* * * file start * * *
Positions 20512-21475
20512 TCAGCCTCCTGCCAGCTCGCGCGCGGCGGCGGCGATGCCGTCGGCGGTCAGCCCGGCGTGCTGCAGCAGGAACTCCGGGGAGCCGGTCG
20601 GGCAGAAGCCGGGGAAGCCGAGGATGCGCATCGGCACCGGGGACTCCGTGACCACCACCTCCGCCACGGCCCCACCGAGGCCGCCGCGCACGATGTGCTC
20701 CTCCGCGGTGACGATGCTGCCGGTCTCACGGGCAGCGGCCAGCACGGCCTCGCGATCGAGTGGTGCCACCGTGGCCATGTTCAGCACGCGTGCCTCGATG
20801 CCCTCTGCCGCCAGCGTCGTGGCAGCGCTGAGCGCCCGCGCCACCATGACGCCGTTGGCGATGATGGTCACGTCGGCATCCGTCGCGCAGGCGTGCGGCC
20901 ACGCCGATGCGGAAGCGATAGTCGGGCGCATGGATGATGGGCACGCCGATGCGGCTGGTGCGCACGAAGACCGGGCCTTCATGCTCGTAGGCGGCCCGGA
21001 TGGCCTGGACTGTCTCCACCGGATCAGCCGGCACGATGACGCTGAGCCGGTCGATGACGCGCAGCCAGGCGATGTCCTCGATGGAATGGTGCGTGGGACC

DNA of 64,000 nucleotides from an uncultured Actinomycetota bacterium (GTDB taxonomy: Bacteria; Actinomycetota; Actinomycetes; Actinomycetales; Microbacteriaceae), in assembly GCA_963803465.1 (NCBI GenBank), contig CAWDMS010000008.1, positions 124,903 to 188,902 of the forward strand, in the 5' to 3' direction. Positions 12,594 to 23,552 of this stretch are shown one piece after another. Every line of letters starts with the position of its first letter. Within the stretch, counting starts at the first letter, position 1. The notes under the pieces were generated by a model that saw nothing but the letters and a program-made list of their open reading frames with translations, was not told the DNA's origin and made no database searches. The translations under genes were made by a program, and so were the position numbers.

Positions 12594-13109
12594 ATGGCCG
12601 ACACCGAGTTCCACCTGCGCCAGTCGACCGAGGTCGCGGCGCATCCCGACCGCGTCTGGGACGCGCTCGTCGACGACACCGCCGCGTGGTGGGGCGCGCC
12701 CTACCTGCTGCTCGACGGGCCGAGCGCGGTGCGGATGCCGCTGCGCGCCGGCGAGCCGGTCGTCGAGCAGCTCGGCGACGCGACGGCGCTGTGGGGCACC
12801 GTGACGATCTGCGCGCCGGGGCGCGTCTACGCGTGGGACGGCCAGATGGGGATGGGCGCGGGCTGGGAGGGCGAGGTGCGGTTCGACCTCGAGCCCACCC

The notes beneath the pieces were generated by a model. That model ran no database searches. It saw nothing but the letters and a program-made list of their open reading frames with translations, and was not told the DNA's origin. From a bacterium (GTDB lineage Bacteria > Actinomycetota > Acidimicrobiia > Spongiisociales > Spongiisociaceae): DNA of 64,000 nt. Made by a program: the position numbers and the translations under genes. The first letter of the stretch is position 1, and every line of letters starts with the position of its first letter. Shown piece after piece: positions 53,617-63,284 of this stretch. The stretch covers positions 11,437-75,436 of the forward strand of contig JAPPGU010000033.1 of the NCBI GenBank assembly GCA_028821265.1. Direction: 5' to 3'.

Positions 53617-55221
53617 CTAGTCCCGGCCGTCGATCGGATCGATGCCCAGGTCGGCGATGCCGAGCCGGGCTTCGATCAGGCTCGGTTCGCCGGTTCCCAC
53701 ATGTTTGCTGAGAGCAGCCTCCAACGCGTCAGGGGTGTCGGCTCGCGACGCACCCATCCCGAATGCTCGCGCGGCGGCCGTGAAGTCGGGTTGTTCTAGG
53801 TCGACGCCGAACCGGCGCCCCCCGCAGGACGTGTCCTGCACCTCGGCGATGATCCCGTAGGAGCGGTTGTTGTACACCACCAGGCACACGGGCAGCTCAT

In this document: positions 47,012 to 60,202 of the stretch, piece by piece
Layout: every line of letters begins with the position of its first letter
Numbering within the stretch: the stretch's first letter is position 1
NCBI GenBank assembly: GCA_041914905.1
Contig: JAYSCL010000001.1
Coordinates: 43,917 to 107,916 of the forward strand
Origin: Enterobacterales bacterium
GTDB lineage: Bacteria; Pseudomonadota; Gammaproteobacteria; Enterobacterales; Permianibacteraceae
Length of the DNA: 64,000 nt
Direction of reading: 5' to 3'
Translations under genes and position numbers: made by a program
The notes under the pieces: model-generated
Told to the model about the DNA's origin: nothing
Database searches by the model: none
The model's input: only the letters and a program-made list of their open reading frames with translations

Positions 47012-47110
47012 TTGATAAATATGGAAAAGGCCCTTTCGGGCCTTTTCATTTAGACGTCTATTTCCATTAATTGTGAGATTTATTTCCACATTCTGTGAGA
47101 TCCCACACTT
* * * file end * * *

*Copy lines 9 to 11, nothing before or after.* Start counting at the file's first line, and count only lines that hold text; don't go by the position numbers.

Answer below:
Positions 12594-13109
12594 ATGGCCG
12601 ACACCGAGTTCCACCTGCGCCAGTCGACCGAGGTCGCGGCGCATCCCGACCGCGTCTGGGACGCGCTCGTCGACGACACCGCCGCGTGGTGGGGCGCGCC